HIGH NOON (1952)
In 1980, Lee Majors reprised the Will Kane role for a made-for-TV sequel called High Noon, Part II: The Return of Will Kane. The sequel picks up where the original left off, with Kane having to strap on his guns again to face down the bounty-hunting marshal who replaced him. And in 2000, the TBS Superstation aired a remake of High Noon, starring Tom Skerritt as Will Kane.
Actor Lee Van Cleef plays Jack Colby, one of Frank Miller's villainous thugs in the original High Noon. Van Cleef played similar parts in a number of Westerns, including The Man Who Shot Liberty Valance (1962) before becoming a popular anti-hero in Spaghetti Westerns of the sixties. Some of his best films in that genre include For a Few Dollars More (1965), Death Rides a Horse (1968), and Sabata (1970). Van Cleef was also memorable in director John Carpenter's Escape From New York (1981).
Will Kane's final act of throwing away his marshal's badge is referenced in director Don Siegel's 1971 box office smash, Dirty Harry (1971). But instead of a middle-aged cop trying to enlist help from a cowardly township, Clint Eastwood plays a maverick San Francisco cop - "Dirty Harry" Callahan - who is thwarted at every turn by lawyers, politicians and departmental bureaucracy in his pursuit of a despicable serial killer. It is at the end that Callahan throws away his badge in disgust.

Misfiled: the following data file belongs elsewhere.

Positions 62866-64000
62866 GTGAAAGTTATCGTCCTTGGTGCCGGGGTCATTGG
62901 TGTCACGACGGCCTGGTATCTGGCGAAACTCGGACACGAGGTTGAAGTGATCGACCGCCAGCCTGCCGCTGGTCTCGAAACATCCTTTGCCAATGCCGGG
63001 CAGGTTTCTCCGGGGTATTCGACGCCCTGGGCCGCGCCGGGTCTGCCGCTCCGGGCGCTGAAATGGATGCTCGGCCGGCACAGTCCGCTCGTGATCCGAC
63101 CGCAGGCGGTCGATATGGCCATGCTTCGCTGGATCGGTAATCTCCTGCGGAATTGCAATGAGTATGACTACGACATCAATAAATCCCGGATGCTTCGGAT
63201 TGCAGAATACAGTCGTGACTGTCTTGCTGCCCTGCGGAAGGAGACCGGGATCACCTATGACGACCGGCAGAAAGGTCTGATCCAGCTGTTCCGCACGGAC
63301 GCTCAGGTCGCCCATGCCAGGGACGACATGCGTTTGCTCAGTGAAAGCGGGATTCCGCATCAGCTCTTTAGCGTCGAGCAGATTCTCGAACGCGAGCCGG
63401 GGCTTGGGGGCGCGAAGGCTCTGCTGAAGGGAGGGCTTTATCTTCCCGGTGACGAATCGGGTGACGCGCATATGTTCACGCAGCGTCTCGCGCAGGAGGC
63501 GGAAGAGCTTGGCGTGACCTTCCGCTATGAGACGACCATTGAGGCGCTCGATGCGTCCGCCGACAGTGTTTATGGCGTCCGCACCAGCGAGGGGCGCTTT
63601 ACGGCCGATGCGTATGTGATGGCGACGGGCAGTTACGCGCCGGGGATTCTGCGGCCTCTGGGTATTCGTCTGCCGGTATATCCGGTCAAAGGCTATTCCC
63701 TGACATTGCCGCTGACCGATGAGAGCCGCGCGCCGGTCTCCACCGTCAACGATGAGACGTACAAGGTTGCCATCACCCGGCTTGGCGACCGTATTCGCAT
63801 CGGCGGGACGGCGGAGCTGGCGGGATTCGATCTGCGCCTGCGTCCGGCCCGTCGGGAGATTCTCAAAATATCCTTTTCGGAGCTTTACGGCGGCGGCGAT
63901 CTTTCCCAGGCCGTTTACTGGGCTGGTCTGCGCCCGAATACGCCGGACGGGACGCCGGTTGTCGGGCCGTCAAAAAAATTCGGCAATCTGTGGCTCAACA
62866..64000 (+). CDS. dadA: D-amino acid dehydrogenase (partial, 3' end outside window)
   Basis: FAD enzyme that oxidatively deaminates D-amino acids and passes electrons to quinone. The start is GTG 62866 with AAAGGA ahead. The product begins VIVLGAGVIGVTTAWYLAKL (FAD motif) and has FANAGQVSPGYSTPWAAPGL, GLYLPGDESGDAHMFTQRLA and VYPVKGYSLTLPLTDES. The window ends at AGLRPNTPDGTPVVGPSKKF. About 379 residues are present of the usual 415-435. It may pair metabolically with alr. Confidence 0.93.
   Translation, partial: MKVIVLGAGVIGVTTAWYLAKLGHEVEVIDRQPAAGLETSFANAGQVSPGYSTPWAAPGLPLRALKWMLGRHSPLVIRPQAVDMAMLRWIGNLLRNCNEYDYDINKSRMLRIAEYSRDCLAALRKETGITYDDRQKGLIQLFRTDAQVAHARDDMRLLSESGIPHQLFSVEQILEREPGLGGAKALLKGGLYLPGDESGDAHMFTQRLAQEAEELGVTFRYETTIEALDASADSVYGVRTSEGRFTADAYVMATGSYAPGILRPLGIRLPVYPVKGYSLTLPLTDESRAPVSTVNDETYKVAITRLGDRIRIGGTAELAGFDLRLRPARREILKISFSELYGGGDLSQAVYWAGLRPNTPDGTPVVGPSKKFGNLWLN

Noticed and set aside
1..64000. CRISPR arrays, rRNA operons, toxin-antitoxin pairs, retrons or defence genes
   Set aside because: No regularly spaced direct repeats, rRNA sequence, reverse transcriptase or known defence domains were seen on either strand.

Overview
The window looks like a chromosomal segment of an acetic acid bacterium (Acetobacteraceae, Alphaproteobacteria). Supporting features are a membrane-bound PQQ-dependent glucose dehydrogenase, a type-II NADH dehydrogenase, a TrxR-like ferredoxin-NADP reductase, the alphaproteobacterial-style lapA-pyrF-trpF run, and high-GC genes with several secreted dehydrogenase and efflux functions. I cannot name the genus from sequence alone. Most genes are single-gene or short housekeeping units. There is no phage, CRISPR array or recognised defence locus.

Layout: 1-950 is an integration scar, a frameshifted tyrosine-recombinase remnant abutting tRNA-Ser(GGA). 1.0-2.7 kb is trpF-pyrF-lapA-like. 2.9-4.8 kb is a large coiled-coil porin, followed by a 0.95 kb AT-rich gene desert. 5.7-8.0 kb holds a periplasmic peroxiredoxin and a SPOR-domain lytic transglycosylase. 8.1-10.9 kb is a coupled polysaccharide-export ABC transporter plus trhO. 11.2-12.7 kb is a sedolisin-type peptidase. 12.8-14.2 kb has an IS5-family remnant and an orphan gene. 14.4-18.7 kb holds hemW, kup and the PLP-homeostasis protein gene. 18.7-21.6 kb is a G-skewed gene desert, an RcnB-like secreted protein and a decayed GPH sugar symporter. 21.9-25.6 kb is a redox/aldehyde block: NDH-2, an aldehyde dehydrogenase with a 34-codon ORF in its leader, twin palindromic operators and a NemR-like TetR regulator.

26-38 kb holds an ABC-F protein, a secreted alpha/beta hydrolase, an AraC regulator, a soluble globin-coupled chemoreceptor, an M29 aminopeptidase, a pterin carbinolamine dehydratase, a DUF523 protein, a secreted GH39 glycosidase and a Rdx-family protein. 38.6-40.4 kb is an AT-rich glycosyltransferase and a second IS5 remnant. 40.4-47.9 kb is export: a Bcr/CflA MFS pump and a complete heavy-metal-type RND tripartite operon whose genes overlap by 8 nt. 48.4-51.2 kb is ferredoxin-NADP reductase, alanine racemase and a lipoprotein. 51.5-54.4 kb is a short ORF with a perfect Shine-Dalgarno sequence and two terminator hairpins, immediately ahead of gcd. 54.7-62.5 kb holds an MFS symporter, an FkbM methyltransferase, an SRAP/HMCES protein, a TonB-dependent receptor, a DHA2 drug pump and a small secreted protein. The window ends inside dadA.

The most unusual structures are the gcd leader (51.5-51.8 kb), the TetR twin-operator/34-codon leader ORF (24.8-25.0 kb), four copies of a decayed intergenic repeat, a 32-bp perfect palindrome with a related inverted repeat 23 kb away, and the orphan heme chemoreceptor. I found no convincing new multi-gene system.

The pivotal church scene where Will Kane tries to enlist the help of the congregation was spoofed in director Mel Brooks' Blazing Saddles (1974).
By Scott McGee